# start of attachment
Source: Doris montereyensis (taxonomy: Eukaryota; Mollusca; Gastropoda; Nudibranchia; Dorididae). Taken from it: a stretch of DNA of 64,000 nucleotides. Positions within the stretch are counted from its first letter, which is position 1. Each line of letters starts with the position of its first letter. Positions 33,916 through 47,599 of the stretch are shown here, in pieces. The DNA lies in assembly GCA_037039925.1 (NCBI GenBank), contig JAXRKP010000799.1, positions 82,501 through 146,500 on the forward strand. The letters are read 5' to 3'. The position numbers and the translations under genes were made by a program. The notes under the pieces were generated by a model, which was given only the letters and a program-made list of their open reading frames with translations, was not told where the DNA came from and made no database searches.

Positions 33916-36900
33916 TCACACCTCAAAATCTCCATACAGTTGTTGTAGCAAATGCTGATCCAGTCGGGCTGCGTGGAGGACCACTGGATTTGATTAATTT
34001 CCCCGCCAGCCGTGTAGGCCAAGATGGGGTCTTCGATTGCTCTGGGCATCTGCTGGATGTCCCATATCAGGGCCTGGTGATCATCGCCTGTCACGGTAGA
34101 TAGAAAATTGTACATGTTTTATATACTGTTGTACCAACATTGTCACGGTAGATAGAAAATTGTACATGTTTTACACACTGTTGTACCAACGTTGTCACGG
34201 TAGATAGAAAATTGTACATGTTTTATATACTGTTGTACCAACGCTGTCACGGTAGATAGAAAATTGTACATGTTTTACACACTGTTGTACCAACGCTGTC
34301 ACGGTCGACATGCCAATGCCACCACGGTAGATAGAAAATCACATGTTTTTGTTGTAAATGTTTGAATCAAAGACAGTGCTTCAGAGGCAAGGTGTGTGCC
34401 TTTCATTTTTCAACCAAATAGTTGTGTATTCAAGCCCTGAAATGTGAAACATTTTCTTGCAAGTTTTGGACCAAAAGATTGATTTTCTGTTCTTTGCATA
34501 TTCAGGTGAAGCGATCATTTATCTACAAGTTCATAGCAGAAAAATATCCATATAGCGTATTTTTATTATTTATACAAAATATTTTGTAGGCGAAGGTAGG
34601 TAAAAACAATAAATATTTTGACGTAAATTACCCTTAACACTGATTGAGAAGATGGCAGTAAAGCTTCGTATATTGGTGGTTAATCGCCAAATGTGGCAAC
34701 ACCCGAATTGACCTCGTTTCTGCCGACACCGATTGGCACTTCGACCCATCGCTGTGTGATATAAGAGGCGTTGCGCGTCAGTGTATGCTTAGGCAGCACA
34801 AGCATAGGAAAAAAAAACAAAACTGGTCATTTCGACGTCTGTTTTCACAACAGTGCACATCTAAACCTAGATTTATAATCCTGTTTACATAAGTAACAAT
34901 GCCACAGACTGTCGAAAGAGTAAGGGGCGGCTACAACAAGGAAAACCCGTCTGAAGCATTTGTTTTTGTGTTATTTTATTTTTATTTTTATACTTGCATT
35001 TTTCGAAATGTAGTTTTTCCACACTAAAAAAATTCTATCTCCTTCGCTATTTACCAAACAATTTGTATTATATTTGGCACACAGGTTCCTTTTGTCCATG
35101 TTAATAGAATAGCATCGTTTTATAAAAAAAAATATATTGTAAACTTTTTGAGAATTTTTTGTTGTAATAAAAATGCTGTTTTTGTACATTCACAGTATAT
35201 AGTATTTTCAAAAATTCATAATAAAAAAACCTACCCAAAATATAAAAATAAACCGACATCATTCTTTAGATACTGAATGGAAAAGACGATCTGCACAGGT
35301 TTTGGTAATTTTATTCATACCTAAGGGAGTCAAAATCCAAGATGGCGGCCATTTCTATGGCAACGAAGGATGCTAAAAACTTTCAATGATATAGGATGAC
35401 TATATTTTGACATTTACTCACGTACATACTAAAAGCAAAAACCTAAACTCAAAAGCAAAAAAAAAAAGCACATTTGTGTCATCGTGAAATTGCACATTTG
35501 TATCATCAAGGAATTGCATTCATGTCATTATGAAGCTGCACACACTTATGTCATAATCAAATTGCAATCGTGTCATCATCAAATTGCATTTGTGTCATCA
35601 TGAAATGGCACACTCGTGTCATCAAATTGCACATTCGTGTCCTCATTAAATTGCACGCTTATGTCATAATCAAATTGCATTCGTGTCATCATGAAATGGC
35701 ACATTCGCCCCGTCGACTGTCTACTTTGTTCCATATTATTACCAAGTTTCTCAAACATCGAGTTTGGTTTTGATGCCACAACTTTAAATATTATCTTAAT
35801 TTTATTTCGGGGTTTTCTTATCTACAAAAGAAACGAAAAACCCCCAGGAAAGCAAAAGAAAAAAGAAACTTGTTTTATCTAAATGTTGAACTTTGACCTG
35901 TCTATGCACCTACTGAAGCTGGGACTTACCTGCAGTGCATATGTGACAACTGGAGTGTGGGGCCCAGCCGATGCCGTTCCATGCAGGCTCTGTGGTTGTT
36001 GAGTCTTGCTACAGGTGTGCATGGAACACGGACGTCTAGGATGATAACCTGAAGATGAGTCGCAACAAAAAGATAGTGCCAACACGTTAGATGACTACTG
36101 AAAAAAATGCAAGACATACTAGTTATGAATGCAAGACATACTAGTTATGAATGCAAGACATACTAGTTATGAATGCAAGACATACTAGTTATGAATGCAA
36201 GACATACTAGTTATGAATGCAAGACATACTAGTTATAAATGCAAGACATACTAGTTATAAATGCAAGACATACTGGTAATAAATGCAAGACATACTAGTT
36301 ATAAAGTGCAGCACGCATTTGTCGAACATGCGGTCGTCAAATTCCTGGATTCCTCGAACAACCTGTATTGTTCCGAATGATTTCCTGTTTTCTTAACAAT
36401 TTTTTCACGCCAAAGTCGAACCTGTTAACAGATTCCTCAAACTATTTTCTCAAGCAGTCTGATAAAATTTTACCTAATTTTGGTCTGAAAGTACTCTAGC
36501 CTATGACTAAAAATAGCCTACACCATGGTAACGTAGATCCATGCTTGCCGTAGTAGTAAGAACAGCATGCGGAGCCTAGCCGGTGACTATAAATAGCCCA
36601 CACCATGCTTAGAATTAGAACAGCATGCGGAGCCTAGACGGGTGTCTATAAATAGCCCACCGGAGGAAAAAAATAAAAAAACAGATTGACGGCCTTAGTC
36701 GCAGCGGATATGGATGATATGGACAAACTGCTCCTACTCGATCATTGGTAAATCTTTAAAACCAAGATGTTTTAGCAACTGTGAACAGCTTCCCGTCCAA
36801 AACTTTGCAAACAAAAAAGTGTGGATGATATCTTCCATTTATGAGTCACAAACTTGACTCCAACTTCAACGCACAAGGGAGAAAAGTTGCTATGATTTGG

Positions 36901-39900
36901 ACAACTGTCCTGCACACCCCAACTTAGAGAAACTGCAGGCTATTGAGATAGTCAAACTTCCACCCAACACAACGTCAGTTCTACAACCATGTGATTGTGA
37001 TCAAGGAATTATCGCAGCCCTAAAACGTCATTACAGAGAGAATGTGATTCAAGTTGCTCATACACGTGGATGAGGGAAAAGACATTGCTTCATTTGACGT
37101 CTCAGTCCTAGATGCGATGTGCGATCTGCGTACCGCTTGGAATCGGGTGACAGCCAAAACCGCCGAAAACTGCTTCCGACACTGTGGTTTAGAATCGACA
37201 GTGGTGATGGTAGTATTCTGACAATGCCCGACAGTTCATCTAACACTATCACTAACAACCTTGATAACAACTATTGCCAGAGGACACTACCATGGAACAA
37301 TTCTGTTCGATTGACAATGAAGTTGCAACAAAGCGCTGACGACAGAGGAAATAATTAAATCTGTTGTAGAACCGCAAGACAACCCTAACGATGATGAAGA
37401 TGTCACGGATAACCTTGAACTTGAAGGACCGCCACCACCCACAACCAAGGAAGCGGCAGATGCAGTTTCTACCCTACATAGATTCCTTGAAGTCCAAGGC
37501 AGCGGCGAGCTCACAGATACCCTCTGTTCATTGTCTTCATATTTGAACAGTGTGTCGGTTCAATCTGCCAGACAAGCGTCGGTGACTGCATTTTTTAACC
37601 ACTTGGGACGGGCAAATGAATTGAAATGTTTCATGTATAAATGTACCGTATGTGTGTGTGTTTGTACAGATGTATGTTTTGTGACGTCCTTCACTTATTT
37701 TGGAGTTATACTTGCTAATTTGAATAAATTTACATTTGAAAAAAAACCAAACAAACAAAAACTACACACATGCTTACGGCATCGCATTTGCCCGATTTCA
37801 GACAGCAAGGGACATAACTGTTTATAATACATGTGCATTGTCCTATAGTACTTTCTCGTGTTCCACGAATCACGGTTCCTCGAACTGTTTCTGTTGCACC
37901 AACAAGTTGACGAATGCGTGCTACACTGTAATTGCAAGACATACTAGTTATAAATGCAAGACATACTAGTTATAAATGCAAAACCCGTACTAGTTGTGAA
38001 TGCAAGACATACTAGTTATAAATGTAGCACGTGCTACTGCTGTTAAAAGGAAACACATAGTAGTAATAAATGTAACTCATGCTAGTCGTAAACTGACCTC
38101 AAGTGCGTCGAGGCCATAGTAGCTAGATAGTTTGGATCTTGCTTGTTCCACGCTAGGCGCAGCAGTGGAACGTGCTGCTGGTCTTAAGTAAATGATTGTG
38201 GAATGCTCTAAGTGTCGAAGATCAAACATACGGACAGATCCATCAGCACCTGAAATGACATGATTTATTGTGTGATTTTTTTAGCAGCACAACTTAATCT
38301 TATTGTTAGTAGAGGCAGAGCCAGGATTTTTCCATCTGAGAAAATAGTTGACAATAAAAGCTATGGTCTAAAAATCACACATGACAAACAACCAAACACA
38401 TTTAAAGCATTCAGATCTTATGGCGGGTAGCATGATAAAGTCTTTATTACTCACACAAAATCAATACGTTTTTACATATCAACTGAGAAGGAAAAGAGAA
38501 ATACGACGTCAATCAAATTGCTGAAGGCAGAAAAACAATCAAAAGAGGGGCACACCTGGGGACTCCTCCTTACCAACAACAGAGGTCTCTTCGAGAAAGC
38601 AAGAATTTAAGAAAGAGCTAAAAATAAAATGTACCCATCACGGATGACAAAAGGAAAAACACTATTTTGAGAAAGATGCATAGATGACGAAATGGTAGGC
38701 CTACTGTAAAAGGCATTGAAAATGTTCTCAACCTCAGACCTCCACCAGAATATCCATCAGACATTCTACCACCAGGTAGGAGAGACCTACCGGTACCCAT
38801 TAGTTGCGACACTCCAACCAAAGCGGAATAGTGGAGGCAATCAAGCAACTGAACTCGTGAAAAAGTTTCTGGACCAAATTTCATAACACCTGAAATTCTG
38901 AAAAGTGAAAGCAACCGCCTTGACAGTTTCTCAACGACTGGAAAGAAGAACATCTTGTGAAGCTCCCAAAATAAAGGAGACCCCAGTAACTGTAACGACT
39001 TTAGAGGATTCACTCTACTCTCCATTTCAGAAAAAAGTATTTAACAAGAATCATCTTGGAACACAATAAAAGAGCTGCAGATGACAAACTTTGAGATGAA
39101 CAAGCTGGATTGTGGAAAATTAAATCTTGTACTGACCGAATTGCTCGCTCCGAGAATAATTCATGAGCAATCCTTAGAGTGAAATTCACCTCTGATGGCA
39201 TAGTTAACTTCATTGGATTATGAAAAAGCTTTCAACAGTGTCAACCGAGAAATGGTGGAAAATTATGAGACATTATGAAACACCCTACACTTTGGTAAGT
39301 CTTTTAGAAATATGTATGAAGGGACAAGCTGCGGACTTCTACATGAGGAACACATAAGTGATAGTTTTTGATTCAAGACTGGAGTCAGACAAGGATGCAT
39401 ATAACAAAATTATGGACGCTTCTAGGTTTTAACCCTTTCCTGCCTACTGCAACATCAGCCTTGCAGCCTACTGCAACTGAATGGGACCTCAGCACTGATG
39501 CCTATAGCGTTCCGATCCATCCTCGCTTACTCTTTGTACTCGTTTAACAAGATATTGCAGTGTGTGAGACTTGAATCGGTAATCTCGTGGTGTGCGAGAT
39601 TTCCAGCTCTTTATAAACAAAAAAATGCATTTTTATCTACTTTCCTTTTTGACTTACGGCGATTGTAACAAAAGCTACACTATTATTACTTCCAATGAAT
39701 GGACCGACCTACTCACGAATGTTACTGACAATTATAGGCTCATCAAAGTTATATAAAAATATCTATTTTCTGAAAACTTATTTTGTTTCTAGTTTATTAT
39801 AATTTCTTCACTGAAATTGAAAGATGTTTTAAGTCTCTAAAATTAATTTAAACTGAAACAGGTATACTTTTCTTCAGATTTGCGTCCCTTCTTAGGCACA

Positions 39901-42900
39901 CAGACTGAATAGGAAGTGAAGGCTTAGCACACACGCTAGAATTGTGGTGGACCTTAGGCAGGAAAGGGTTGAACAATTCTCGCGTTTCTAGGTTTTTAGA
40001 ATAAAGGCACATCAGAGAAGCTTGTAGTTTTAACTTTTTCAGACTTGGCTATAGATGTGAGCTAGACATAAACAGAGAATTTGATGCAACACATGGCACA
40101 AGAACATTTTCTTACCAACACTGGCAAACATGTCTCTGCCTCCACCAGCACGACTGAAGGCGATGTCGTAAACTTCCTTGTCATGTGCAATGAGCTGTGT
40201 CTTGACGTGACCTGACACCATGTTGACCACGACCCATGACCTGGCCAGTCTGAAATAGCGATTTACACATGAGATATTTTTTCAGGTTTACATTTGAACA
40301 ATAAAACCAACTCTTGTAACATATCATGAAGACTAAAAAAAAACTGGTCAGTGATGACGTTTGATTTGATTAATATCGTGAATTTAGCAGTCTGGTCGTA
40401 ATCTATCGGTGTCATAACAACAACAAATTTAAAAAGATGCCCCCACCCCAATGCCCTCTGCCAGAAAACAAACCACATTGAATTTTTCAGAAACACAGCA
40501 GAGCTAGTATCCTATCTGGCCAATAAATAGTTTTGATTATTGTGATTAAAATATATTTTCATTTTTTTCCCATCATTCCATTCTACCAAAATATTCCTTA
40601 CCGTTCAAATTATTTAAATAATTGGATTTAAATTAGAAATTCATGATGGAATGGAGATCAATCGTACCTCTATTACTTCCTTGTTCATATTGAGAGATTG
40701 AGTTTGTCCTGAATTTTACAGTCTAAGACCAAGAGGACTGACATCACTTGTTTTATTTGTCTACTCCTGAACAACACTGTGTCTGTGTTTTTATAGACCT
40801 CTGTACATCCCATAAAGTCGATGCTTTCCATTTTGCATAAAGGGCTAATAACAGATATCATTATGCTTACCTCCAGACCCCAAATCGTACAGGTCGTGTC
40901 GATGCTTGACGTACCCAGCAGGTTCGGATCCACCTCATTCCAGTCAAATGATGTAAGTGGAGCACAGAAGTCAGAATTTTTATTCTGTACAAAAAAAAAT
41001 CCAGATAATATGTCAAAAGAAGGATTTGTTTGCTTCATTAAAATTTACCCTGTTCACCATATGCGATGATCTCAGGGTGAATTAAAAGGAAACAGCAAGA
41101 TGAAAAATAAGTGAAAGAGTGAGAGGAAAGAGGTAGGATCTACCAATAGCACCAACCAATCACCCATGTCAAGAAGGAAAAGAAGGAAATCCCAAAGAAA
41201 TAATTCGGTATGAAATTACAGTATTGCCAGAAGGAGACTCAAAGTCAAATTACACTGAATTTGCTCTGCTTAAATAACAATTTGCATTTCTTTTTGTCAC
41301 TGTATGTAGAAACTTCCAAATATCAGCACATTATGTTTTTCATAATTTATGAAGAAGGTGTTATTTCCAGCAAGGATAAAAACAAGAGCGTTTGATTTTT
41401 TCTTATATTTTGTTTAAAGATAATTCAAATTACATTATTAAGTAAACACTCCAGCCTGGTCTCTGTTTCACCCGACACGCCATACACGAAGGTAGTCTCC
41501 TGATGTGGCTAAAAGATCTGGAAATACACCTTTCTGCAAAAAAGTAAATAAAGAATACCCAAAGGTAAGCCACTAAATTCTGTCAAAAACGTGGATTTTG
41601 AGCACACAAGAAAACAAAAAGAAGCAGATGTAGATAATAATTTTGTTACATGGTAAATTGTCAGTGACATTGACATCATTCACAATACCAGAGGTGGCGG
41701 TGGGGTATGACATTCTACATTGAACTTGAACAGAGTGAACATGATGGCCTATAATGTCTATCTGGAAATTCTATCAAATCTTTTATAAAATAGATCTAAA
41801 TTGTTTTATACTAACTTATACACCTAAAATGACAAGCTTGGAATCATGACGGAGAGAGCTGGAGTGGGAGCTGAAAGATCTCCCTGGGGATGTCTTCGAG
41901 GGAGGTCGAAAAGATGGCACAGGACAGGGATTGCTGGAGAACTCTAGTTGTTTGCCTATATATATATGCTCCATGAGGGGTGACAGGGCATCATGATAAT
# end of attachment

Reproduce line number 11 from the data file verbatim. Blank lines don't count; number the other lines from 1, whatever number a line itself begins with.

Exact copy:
34701 ACCCGAATTGACCTCGTTTCTGCCGACACCGATTGGCACTTCGACCCATCGCTGTGTGATATAAGAGGCGTTGCGCGTCAGTGTATGCTTAGGCAGCACA